Poetry - General
48 Pages
Reviewed on 08/04/2020
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    Book Review

Reviewed by Louise Hurrell for Readers' Favorite

Savagery by J.C. Mehta is a short but sharp poetry collection tackling what it means to be indigenous in 21st-century America. This is a very raw, honest, personal account and Mehta pulls no punches. She discusses her experiences in a straightforward manner with crisp, concise word choice and imagery. This is incredibly effective in highlighting the messages Mehta wants to convey, and the bluntness of the language forces the reader to confront the issues raised head-on. Different aspects of indigenous life are discussed with beautiful but brutal imagery, making Savagery a necessary read.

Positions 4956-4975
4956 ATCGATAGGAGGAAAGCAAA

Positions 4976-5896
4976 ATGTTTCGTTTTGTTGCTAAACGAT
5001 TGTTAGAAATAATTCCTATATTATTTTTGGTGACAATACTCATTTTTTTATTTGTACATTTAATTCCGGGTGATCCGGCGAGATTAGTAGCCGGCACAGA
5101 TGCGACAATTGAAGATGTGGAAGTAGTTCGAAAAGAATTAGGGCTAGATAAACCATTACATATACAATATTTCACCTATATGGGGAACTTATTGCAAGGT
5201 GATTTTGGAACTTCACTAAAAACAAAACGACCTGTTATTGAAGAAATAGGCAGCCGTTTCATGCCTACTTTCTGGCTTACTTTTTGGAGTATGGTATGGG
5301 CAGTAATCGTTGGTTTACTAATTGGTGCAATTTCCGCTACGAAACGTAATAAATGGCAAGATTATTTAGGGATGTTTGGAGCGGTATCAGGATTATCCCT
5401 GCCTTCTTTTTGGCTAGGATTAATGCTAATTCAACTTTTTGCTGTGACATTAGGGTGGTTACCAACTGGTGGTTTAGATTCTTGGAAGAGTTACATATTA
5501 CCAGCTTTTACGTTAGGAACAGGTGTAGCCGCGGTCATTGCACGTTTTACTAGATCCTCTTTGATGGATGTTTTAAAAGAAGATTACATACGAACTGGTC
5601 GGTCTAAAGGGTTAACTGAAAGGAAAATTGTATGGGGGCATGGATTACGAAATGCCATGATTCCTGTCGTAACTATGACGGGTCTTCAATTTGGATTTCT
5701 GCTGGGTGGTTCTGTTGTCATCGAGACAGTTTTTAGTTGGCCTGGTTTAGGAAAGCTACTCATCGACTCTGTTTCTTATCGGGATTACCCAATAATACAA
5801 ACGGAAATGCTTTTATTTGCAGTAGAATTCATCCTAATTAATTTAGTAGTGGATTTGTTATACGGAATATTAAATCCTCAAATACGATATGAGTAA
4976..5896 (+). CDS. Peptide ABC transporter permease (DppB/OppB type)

Another aspect of Savagery I enjoyed was Mehta’s structure. She uses a lot of free form poetry, and the majority of the poems have no meter or rhythm. Instead, they almost read like diary entries or someone’s unspoken thoughts; there is something deeply personal or confessional about them. This helps to create a connection between the reader and Mehta, and you become completely invested in the stories being told. Yet there are also a couple of times when Mehta plays with structure and does it wonderfully. The title poem ‘Savagery’ is a great example, where the line spacing nearly breaks up the poem into two separate columns. This disconnect in the poem helps to emphasize not only the disbelief of the speaker about Mehta’s indigenous background but also the wider disconnect and ignorance of indigenous culture in America. It is cleverly structured, and the collection as a whole is carefully arranged. Overall, Savagery is an honest, sometimes painful collection, and one that feels relevant in these times.